Sleeping position linked to stillbirths

Pregnant women should sleep on their side as those who slumber on their backs are more than twice as likely to suffer a stillbirth, say scientists.

Tuesday, 21st November 2017, 5:19 pm
Updated Monday, 11th December 2017, 11:15 pm

A study of more than 1,000 expectant mothers in England - the largest of its kind - found doing so raised the risk an alarming 2.3 times.

It estimates there would be 3.7 per cent fewer stillbirths if all pregnant women in the UK slept on their sides during the last three months of their term.

It's believed when pregnant mothers sleep on their backs it reduces the flow of oxygen and blood to the baby once it reaches a certain weight inside the womb.

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The finding adds to previous evidence - based on much smaller numbers - of a link between sleep position in the final trimester and death of the unborn infant.

Researcher Dr Tomasina Stacey, lecturer in maternal health at Leeds University, said: "A stillbirth is a devastating experience.

"The message that emerges from this research though is that women can modify this particular risk factor themselves.

"When they go to bed, they should try to settle to sleep on their side and not their back, it doesn't matter if it's the left side or the right side.

"They should not worry if they wake up and find themselves on their back. The important thing is to commence sleep on their side."

High UK figures

In the UK around 11 babies or about one in 225 are stillborn every day ranking it the 24th out of 49 high-income countries.

The international team which also included colleagues at Manchester University said

the UK's comparatively high rate shows the situation should be improved.

Dr Stacey said: "The research has shown women who settle to sleep on their back on their last night of pregnancy appear to have a considerably raised risk or likelihood of stillbirth greater than twofold.

"We don't know for sure what's going on. One of the reasons may be the weight of the baby and uterus on the main arteries in the body reduces the blood flow back to the mother's heart and eventually reduces it to the baby by about 30 per cent."

She said the extra strain could be a "tipping point" for babies already vulnerable to stillbirth by being weakened by other factors.

The study published in the Journal of Obstetrics and Gynaecology recruited participants from 41 maternity units in the Midlands and North of England - 291 of whom had a stillbirth 28 weeks or later into their pregnancy.

They were compared to 735 women who had a live birth and acted as a control group.

Sleep position

The women were interviewed about their sleeping positions amongst a number of other factors and identified the sleep position phenomenon on the night before their baby died.

The researchers estimate that if no pregnant women slept on her back, late-stage stillbirths could fall by 3.7 per cent in England.

The study did not investigate how sleeping positions were impacting on the unborn baby but the researchers suggest a number of theories.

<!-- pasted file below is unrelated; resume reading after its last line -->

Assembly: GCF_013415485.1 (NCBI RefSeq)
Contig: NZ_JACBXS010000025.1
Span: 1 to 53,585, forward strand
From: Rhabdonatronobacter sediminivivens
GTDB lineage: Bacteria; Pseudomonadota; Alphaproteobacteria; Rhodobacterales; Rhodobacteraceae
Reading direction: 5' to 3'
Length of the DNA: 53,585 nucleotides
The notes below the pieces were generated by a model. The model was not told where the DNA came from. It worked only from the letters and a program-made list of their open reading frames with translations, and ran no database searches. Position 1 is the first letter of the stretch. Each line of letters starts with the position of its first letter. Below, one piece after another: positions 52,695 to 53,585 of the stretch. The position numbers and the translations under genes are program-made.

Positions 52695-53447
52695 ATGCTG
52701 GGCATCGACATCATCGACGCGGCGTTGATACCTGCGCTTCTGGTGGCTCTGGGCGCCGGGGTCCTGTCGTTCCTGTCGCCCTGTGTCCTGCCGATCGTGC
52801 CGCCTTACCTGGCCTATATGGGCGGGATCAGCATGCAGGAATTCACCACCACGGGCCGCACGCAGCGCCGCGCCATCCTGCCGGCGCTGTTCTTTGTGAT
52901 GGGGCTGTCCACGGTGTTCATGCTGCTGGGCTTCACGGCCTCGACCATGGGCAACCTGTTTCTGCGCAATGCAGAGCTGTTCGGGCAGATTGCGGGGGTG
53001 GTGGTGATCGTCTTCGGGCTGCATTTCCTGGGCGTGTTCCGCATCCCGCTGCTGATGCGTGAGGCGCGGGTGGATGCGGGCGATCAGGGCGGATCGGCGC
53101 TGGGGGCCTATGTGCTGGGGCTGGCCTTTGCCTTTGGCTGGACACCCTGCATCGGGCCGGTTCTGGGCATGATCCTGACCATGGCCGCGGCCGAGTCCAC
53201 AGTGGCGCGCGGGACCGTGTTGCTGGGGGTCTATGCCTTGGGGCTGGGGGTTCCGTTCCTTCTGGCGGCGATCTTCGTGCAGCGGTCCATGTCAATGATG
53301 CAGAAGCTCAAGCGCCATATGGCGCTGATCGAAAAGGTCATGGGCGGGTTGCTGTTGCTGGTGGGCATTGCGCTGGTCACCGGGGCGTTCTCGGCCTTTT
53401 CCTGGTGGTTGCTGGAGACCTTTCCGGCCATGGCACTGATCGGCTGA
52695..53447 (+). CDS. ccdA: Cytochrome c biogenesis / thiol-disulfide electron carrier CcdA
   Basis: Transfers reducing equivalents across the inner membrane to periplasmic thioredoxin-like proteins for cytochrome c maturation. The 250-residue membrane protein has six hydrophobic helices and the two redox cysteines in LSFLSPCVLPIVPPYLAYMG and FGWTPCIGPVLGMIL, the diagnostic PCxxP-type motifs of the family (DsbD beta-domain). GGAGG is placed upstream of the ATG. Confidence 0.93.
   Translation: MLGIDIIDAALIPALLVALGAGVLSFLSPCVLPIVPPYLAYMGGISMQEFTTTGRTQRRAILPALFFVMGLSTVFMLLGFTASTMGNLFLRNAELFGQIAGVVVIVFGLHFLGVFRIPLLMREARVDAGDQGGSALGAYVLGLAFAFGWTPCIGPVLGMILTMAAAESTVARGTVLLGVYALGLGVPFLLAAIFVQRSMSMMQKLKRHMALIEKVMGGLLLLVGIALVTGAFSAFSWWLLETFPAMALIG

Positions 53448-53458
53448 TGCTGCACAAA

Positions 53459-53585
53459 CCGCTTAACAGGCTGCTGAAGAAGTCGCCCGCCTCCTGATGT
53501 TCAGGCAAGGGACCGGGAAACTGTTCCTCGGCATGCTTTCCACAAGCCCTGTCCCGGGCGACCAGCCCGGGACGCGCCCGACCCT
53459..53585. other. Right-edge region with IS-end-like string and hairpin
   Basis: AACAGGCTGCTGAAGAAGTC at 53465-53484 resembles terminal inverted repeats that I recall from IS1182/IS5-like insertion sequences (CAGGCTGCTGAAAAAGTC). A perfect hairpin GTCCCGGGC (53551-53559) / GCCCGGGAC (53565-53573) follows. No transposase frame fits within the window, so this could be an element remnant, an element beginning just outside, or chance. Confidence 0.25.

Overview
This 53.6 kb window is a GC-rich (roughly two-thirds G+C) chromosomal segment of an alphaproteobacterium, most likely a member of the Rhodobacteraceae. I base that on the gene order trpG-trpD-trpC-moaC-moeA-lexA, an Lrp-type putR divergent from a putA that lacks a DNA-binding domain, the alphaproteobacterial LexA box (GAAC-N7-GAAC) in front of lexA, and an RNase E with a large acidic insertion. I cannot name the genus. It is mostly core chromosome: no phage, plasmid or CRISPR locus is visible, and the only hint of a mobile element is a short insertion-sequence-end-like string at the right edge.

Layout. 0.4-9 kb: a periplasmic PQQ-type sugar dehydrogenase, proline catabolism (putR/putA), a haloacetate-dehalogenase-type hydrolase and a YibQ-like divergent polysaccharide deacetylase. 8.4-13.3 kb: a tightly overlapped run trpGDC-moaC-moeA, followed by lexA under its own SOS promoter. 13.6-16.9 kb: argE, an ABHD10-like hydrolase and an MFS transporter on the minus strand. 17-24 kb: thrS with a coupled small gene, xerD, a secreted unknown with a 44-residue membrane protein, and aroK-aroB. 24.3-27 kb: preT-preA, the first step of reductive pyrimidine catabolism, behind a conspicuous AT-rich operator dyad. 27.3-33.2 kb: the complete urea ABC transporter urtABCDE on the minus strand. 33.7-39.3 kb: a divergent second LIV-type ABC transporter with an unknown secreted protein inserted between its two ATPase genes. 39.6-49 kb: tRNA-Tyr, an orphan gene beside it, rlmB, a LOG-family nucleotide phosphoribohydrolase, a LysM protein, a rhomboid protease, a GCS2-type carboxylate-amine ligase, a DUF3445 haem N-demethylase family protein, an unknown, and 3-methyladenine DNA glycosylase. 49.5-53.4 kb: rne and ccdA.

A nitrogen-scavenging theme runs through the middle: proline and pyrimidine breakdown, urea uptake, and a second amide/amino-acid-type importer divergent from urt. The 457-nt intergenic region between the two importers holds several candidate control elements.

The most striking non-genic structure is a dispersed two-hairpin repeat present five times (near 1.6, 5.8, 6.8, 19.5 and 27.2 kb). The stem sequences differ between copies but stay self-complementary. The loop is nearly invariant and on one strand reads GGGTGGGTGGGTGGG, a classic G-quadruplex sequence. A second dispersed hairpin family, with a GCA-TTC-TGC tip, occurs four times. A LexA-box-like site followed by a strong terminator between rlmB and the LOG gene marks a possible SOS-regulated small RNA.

In the late stage of pregnancy the combined weight of the baby and the womb puts pressure on the mother's blood flow when she is lying on her back.

This can restrict blood flow and oxygen to the baby. Also, a woman may experience disturbed breathing patterns when she is asleep on her back.

Dr Stacey was one of the first academics to highlight the association between sleep position and the increased risk of stillbirth in a paper that was published in The BMJ in 2011.

Then working in New Zealand she said more research was needed to confirm her findings.

Since then there have been three other studies with similar results. This latest research is the largest investigation of the observation to date.

Lead author Professor Alexander Heazell from Tommy's Stillbirth Research Centre at St Mary's Hospital in Manchester, said: "Around 11 babies are stillborn every day in the UK.

"Parents want to know why their baby has died - whether it might happen again if they try for another baby and what they can do to avoid further stillbirth."

Tommy's - which funded the research with three other charities including Action Medical Research, Cure Kids and Sands - is launching a public health campaign to alert women it's safer for their baby to sleep on their side.

Stillbirth rates

Louise Silverton, director for midwifery at the Royal College of Midwives, said: "We must do all we can to bring stillbirth rates down.

"This addition to current knowledge is very welcome. The Tommy's campaign and the research findings are a great example of how through making small changes we can begin to bring down stillbirth rates.

"It's a simple change that can make a difference and it will be important to ensure this is communicated effectively to women."

The study also found stillbirths are also more likely to occur if women sleep less than 5.5 hours the night before, get up in the night to use the toilet or have a nap every day.

Sleeping on your back while pregnant does not influence a baby's size or the length of a woman's gestation.

Previous research reveals pregnant women's sleeping positions have a significant effect on their babies' heart rate variability.

When such women sleep on their backs, their babies are less active than when they nod off on their side.

If mothers-to-be change their position during sleep, for instance from lying on their left to their back, the baby quickly becomes 'quieter'.